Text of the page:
What Is Nodular Melanoma?

Nodular melanoma is a type of skin cancer. It’s a dangerous form of melanoma that grows quickly.

Only about 15% of all melanomas are nodular. But it causes nearly half of melanoma-related deaths. So you need to know the signs. If it’s found early on, doctors may be able to cure it.

What It looks like: A nodular melanoma can look like a mole, bug bite, or pimple. Often, it looks like a round black bump. But it can be other colors.

nodular melanomaWhere you get it: It can happen in any part of your body. But usually it appears on the parts of the body that get a lot of sun, such as your:

  • Legs
  • Torso (chest, back, belly)
  • Arms
  • Head

What to do: Don’t try to pop it. The skin may break open, but there’s no pus inside. You’ll just cause a wound. If you have a new growth or spot on your skin that doesn’t go away in 5 days, see your doctor.

Symptoms

You might not notice a nodular melanoma since these cancers don’t follow the usual warning signs of melanomas.

You’ve probably heard that you should look out for moles that have:

  • Asymmetry (in other words, they’re lopsided)
  • Uneven borders
  • Different colors
  • Spread or become large

But nodular melanomas are different. They don’t fit those guidelines. They usually appear as a round black bump. They can also be blue, gray, red, or white. And it’s rare, but about 5% of the time, they don’t have an unusual color. They can be pink, tan, or flesh-toned. The melanoma is often solid in color with even borders.

Causes

One main cause is the UV light from the sun and tanning beds. Their rays can harm the skin’s DNA. This damage can happen over many years or even decades. But not all nodular melanomas are caused by UV rays. Although it’s rare, they can also develop on parts of your body that aren’t exposed to the sun.

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When the DNA in skin cells become damaged, new cells can grow out of control. This can lead to melanoma. Experts aren’t exactly sure what causes this DNA damage and how it brings on cancer. It’s probably due to a mix of your genes, lifestyle habits, and UV exposure.

Melanomas develop in the cells that give your skin its color. Most of the time, they spread slowly in your skin’s top layer. But in nodular melanoma, the cancer grows downward. It can get into tissues, bones, and lymph nodes within weeks or months. That’s when the cancer is harder to treat.

Who Gets It?

Anyone can develop nodular melanoma. But it’s more common in men than women. The disease is most often found in men ages 50 and older.

You’re more likely to get the cancer if you have one or more of the following:

  • A family member who has or had skin cancer
  • Pale skin that burns easily
  • More than a few unusual-looking moles
  • A history of spending lots of time in the sun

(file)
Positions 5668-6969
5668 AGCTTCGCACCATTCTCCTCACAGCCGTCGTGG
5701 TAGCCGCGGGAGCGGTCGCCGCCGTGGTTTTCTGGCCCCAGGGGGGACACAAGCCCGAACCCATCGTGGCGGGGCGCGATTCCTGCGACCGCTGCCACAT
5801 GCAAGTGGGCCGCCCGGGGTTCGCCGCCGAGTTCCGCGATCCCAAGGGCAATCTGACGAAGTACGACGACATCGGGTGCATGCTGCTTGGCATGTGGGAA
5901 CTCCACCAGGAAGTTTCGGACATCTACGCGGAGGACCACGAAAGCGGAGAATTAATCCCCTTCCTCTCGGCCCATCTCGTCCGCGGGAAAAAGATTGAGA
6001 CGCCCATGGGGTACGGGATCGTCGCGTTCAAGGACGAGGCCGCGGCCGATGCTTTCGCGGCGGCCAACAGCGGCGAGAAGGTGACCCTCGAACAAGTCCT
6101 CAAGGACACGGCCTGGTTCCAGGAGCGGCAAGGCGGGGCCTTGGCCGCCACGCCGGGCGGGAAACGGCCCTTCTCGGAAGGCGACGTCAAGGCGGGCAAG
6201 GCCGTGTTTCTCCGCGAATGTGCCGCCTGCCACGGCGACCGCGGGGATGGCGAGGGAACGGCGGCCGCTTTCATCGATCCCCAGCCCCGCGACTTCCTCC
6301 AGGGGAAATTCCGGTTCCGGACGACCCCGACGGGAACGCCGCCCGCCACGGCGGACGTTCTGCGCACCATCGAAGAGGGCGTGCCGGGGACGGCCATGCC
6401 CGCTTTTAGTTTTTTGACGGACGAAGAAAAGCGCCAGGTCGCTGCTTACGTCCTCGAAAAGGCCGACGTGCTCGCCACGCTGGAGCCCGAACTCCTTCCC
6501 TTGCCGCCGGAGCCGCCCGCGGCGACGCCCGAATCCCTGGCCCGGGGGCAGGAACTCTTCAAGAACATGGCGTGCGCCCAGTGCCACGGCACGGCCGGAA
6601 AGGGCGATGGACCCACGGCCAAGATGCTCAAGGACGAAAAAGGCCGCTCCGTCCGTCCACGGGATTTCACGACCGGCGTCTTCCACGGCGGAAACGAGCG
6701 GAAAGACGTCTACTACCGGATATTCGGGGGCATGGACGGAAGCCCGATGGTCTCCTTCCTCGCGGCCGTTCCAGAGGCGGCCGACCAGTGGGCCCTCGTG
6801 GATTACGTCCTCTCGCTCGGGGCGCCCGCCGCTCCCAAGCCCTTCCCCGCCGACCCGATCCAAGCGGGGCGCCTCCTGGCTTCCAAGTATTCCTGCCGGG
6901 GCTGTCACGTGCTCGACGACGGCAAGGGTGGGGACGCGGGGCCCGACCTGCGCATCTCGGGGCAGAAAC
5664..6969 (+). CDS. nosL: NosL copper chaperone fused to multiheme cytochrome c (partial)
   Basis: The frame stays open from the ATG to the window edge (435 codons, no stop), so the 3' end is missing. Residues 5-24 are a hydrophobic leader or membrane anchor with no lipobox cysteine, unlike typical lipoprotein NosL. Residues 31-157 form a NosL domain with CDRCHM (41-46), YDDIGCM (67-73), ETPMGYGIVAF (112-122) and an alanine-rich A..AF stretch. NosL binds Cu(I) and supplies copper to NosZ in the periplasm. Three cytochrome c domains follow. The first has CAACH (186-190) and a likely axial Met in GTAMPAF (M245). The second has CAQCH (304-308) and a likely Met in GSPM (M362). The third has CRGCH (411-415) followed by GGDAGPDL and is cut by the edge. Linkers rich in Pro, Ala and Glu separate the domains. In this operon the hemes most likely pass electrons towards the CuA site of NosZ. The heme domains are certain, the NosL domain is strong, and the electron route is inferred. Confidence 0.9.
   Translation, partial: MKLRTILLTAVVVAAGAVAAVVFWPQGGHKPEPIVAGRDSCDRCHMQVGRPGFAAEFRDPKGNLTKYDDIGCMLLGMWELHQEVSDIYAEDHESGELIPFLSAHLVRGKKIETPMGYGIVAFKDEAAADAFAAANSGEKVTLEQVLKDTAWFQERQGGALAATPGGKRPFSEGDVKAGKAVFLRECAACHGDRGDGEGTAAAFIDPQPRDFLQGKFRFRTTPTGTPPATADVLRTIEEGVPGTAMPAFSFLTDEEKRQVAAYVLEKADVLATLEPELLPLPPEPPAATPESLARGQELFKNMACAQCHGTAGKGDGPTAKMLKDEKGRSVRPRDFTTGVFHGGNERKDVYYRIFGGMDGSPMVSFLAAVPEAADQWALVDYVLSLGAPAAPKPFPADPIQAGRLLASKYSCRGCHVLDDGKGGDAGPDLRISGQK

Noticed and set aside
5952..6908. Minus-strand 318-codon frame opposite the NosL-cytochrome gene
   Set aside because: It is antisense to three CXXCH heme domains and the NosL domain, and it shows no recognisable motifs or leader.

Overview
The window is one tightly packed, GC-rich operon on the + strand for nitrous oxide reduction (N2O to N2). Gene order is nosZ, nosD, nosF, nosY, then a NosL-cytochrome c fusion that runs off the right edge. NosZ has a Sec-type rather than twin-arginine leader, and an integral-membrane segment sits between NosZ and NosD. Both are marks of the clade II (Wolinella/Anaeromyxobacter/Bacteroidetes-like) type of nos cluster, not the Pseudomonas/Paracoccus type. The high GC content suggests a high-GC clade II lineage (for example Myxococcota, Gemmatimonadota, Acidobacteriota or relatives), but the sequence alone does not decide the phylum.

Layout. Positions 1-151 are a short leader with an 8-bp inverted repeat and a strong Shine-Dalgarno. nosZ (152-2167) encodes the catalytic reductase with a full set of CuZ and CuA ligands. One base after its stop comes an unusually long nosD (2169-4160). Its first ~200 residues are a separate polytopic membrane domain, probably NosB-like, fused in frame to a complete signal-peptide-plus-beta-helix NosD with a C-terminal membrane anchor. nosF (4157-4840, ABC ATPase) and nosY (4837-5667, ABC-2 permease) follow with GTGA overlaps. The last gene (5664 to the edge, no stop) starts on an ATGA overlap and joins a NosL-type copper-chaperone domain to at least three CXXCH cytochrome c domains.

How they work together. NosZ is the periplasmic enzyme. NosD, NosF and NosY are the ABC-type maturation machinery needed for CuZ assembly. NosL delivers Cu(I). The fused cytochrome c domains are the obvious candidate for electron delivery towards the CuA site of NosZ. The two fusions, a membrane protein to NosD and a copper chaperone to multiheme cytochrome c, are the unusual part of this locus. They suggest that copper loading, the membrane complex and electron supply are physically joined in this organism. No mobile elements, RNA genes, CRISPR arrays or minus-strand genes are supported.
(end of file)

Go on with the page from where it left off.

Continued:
Diagnosis

A dermatologist will check your skin. If a spot or bump looks suspicious, you’ll get a biopsy. That’s when the doctor removes some or all of the growth and sends the tissue to a lab for testing.

A doctor called a pathologist will look at the tissue and cells beneath a microscope to check if it’s nodular melanoma. The pathologist can also measure the melanoma’s thickness, which helps determine the cancer’s “stage.” The thicker the melanoma, the more it has grown into the skin.

If the melanoma is more than 1 millimeter thick, you’ll probably get a biopsy of your lymph nodes. This may help doctors find out if the cancer has spread to other parts of your body.

Treatment

Your treatment will depend on how much the cancer has spread. If the nodular melanoma is caught in a very early stage, your dermatologist will recommend surgery. A surgeon will remove the melanoma, plus some of the normal skin surrounding it and a layer of tissue beneath. This may be the only treatment you need.

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Most nodular melanomas are diagnosed after the cancer has already spread. You’ll need a different treatment. Options may include:

Lymph node surgery: If the cancer has spread to the lymph nodes, a surgeon may remove them.

Chemotherapy: In this treatment, drugs are injected into a vein or taken by pill. They travel through the bloodstream to kill cancer cells.

Radiation therapy: This therapy uses powerful rays, such as X-rays, to kill cancer cells. It’s sometimes used after lymph node surgery. This is done to prevent the melanoma from returning.

Immunotherapy: These medicines boost your immune system. That helps your body spot and destroy cancer cells. It’s often used for advanced melanomas.

Targeted therapy: These drugs target certain parts of melanoma cells. They may work when chemotherapy doesn’t. This treatment is only used if you have a certain genetic mutation. Your doctor will test your melanoma cells to see if targeted therapy is right for you.

WebMD Medical Reference Reviewed by Stephanie S. Gardner, MD on September 12, 2017

Sources

SOURCES:

Laura Korb Ferris, MD, PhD, associate professor of dermatology, University of Pittsburgh; director of clinical trials, University of Pittsburgh Department of Dermatology.

Skin Cancer Foundation: “Types of Melanoma.”

American Cancer Society: “What Is Melanoma Skin Cancer?”

Cleveland Clinic: “Melanoma.”

JAMA Dermatology: “The Contribution of Nodular Subtype to Melanoma Mortality in the United States, 1978 to 2007.”

JAMA Dermatology: “History, Clinical, and Dermoscopic Characteristics of Thin Nodular Melanoma.”

Journal of Medical Case Reports: “Nodular Melanoma Presenting With Rapid Progression and Widespread Metasases: A Case Report.”

American Cancer Society: “Treating Melanoma Skin Cancer.”

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